Someone with at least $3,650 in net worth -- including the value of their home, car and investments, but excluding debt -- is among the world’s wealthiest half, while the other half owns less than 1 percent of total global wealth, according to this year’s Global Wealth Report from Credit Suisse.
North America is the richest continent. It contains only 6 percent of the world’s population, yet its people have the largest share of the world’s wealth, 34.7 percent, says the report. That’s plausible since more than 40 percent of the world’s millionaires (14.2 million millionaires) live in the United States, says the Wall Street Journal.
In addition, the United States led the way in increasing its cumulative household wealth by $8.9 trillion in the past year, says the report.
Europe is close behind in garnering a disproportionate share of wealth. Around 12.5 percent of the world lives in Europe, but they own 32.4 percent of the wealth, reports Credit Suisse.
In comparison, Africa -- the world’s poorest region -- comprises 12 percent of the global population but less than 2 percent of the world’s wealth, says the report.
The world’s wealth grew at a record pace since the recession. In the last 12 months, the total wealth of the world increased by $20.1 trillion to reach a record $263 trillion, reports the Telegraph.
But fewer people are sharing in that wealth, the report continued. The bottom half of the population owns less than 1 percent of the world’s wealth.
“Credit Suisse also noted widening gaps between the rungs of the wealth ladder: While only $3,650 would place a person in the wealthier half of the global population, $77,000 was needed to reach the top 10 percent and $798,000 to hit the top 1 percent,” reports Time magazine.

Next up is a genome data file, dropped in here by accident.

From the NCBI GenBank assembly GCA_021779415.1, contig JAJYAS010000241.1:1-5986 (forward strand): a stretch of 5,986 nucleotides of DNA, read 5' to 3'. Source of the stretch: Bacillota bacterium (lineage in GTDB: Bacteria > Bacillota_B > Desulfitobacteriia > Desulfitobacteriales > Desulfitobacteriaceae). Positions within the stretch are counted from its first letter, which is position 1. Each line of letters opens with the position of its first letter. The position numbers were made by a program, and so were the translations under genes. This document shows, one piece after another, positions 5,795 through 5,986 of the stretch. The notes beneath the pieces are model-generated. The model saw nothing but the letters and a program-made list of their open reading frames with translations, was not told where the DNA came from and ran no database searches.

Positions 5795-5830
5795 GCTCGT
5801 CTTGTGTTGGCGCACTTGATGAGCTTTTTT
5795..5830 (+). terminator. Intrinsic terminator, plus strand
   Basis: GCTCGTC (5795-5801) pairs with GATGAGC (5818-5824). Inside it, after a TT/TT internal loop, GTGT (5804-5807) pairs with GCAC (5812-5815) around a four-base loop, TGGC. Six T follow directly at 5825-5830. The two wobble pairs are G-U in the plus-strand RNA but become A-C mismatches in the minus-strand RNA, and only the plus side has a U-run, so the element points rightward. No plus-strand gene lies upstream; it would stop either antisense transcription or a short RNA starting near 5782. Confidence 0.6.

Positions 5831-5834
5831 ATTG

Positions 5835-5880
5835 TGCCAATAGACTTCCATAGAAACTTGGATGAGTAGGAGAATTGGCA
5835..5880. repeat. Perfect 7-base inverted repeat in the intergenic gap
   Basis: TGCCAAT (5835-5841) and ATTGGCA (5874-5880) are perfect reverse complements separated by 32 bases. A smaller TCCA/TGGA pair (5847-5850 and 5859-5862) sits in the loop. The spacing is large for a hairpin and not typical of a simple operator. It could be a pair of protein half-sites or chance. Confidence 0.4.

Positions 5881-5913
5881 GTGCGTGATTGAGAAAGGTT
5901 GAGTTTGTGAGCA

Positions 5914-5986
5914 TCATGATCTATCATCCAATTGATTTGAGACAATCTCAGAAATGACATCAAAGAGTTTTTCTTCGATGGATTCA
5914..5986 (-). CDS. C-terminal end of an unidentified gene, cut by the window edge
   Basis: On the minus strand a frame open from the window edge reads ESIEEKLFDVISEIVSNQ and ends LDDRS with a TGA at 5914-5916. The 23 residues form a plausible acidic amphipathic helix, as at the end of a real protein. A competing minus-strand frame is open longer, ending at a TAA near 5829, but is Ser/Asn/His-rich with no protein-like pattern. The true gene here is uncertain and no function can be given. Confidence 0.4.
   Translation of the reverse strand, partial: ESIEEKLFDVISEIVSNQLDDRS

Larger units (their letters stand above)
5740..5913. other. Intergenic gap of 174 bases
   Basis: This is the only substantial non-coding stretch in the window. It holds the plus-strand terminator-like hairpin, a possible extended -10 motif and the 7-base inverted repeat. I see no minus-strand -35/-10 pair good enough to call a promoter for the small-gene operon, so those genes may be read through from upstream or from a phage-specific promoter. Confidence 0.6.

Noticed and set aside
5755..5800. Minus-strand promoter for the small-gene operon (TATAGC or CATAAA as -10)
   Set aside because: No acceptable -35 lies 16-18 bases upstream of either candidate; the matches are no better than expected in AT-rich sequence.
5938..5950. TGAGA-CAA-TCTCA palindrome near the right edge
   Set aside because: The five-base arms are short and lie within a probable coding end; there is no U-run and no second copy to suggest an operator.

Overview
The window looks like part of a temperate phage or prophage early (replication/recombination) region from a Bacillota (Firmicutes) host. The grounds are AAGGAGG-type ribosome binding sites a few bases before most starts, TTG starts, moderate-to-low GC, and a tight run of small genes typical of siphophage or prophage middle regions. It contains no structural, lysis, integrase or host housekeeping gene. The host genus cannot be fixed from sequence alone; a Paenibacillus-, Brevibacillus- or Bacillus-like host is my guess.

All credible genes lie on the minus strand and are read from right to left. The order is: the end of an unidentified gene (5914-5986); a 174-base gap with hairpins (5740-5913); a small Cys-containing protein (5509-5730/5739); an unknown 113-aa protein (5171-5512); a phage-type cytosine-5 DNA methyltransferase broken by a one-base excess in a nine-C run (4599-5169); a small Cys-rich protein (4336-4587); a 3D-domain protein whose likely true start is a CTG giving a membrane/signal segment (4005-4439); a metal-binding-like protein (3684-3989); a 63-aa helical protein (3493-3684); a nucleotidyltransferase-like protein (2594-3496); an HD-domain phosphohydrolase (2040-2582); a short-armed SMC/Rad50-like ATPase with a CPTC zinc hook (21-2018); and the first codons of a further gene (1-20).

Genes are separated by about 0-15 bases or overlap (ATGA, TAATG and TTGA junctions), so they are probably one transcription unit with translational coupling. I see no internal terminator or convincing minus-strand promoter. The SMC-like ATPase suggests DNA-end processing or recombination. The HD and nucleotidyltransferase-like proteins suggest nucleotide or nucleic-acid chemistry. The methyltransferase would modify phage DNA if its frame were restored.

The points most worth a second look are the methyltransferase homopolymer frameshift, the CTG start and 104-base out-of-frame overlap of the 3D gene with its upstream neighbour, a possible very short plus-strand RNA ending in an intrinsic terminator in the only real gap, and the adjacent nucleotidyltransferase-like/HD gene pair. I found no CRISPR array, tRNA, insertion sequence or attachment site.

This isn’t news, according to global economist Branko Milanovic, and it’s mostly due to chance. In his book, the Haves and the Have-Nots, he says that “more than 60 percent of global income disparities can be accounted for by country of birth,” says U.S. News and World Report.
The report predicts further growth in wealth and income inequality.
According to Credit Suisse, by 2019, global wealth is expected to be 40 percent higher, reaching $369 trillion, says the Guardian. And in five years, the number of millionaires will have increased by half, from 35 million to 53 million.
In response to the report, Oxfam, a renowned international charity, released a statement pleading for global poverty awareness and action.
“In poor countries, rising inequality means the difference between children getting the chance to go to school and sick people getting life-saving medicines. This report shows that those least able to afford it have paid the price of the financial crisis whilst more wealth has flooded into the coffers of the very richest,” says Oxfam’s head of inequality, Emma Seery.
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